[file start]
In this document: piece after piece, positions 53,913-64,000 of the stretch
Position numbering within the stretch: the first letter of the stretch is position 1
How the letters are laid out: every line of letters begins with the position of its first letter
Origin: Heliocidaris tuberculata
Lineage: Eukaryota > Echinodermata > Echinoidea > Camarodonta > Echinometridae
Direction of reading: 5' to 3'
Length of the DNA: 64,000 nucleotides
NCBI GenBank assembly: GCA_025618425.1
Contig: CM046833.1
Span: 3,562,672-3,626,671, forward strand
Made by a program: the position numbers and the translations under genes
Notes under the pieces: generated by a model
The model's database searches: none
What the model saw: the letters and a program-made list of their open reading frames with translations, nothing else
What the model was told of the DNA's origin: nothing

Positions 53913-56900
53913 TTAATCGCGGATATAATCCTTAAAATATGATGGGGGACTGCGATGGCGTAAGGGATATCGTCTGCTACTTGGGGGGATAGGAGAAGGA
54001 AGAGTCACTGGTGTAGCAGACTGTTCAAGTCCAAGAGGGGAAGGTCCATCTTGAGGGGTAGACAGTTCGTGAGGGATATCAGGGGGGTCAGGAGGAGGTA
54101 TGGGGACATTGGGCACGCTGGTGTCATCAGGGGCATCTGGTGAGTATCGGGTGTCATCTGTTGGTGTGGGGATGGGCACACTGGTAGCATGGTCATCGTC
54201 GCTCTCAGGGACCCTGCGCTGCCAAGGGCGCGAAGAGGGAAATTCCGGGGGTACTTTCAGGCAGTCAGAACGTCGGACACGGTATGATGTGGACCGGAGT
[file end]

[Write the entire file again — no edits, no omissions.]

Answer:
In this document: piece after piece, positions 53,913-64,000 of the stretch
Position numbering within the stretch: the first letter of the stretch is position 1
How the letters are laid out: every line of letters begins with the position of its first letter
Origin: Heliocidaris tuberculata
Lineage: Eukaryota > Echinodermata > Echinoidea > Camarodonta > Echinometridae
Direction of reading: 5' to 3'
Length of the DNA: 64,000 nucleotides
NCBI GenBank assembly: GCA_025618425.1
Contig: CM046833.1
Span: 3,562,672-3,626,671, forward strand
Made by a program: the position numbers and the translations under genes
Notes under the pieces: generated by a model
The model's database searches: none
What the model saw: the letters and a program-made list of their open reading frames with translations, nothing else
What the model was told of the DNA's origin: nothing

Positions 53913-56900
53913 TTAATCGCGGATATAATCCTTAAAATATGATGGGGGACTGCGATGGCGTAAGGGATATCGTCTGCTACTTGGGGGGATAGGAGAAGGA
54001 AGAGTCACTGGTGTAGCAGACTGTTCAAGTCCAAGAGGGGAAGGTCCATCTTGAGGGGTAGACAGTTCGTGAGGGATATCAGGGGGGTCAGGAGGAGGTA
54101 TGGGGACATTGGGCACGCTGGTGTCATCAGGGGCATCTGGTGAGTATCGGGTGTCATCTGTTGGTGTGGGGATGGGCACACTGGTAGCATGGTCATCGTC
54201 GCTCTCAGGGACCCTGCGCTGCCAAGGGCGCGAAGAGGGAAATTCCGGGGGTACTTTCAGGCAGTCAGAACGTCGGACACGGTATGATGTGGACCGGAGT